Published on Feb 13, 2016

### Abstract

The Objective : The objective of this scientific investigation is to calculate the constant velocity at which a person in a spaceship would have to travel to get from earth to the edge of the portion of the universe visible from Earth, which is about 13.7 billion light years.

### Methods/Materials

In this project I used a pencil, paper, a scientific calculator, and a textbook on Astronomy titled "The Cosmic Perspective".

I applied the time dilation formula of special relativity which I found in the textbook mentioned above, to calculate how fast one would have to go to travel 13.7 billion light years in what they perceived to be one day in their relative time.

This is the distance from Earth to the edge of Earths visible universe, which is the portion of the universe that an observer on Earth could possibly observe.

### Results

The results were that to travel 13.7 billion light years in one day, you would have to go at aproximately the square root of (1- 10^-26)multiplied by the speed of light.

I keep this number in radical form, because the number under the radical sign is very close to 1, and seeing as the square root of 1 is 1, the square root of a number that is close to 1 is going to be even closer to 1, so it is more convinient to leave the number in radical form.

### Conclusions/Discussion

This demonstration shows how even though for massive objects it is not possible to go the speed of light or faster, it is possible to travel great distances in very short amounts of time. This is because as an object travels at a faster and faster pace, its relative passage of time becomes slower compared to the passage of time of an object that is not moving, and so therefore can travel across distances that are great in short amounts of time.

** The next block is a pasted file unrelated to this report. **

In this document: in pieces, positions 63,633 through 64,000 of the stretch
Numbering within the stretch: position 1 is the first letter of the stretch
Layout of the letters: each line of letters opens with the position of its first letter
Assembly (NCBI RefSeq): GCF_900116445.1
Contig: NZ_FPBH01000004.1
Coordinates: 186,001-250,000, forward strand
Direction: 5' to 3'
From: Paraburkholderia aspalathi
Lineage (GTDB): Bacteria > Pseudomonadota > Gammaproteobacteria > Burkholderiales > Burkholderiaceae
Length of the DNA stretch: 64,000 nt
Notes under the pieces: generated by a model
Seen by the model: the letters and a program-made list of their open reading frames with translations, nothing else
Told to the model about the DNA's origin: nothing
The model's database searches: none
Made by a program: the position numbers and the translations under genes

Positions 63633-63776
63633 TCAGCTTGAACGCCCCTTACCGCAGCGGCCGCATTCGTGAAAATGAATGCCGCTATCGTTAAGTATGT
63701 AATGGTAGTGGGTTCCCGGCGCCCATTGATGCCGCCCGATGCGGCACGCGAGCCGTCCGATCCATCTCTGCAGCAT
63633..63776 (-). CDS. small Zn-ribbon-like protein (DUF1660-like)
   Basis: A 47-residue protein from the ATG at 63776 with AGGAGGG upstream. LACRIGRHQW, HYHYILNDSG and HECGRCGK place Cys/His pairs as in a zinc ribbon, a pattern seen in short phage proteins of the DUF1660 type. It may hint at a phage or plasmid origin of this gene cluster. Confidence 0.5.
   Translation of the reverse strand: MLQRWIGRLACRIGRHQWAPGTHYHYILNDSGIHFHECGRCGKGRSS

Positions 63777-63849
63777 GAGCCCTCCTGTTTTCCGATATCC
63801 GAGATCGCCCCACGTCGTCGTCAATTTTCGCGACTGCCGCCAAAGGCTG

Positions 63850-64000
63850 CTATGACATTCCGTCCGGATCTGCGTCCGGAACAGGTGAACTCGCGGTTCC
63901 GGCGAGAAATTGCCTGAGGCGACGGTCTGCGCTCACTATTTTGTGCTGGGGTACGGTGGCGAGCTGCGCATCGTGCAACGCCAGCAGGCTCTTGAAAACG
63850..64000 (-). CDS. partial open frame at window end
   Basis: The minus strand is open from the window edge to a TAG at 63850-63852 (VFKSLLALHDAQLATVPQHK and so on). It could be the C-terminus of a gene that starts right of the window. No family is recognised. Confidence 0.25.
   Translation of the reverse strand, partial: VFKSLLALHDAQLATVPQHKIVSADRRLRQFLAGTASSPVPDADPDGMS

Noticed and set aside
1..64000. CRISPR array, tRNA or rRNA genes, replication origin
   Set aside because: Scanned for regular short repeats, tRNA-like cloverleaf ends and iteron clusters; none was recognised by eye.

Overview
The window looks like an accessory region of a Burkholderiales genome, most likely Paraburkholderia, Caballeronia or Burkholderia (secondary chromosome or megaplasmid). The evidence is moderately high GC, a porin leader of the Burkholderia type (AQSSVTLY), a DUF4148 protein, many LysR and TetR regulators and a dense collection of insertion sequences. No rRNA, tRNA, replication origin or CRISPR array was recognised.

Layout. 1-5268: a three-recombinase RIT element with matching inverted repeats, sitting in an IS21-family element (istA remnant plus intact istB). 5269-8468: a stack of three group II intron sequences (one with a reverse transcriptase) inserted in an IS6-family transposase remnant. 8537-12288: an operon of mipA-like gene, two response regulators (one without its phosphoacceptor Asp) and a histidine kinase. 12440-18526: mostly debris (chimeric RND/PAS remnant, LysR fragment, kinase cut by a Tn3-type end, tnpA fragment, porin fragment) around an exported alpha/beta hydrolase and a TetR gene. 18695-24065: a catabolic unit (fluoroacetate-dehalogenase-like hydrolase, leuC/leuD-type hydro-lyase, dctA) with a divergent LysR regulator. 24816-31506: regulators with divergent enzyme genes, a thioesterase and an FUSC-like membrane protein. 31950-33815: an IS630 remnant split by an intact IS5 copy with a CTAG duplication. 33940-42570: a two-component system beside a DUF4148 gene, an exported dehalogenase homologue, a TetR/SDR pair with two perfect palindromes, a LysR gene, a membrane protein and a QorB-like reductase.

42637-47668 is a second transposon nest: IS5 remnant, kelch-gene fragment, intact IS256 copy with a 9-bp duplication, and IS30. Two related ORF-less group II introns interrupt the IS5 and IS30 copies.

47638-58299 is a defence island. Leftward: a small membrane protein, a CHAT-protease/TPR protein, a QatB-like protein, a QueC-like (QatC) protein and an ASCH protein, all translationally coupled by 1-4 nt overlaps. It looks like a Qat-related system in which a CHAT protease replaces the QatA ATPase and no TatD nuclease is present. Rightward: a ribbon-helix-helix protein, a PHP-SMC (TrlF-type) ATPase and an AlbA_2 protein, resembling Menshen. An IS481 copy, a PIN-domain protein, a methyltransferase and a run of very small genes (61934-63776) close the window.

This is in effect a form of non-instantaneous time travel. For example, in this project a person could travel a distance in what the traveler would perceive to be one day, but the rest of the universe would think it took 13.7 billion years, so you are aging one day in 13.7 billion years! The only drawback of this time travel is the fact that you could not go back, so, if you were to go to the edge of Earths visible universe and back in what you think is two days, you would see the earth and all the people on it as aged 27.4 billion years, so everyone you know, and the civilization you know would be long gone.

For my project, I determined how fast you would have to go to travel from Earth to the egde of Earth's visible universe ( which is a13.7 billion light year distance) in one day.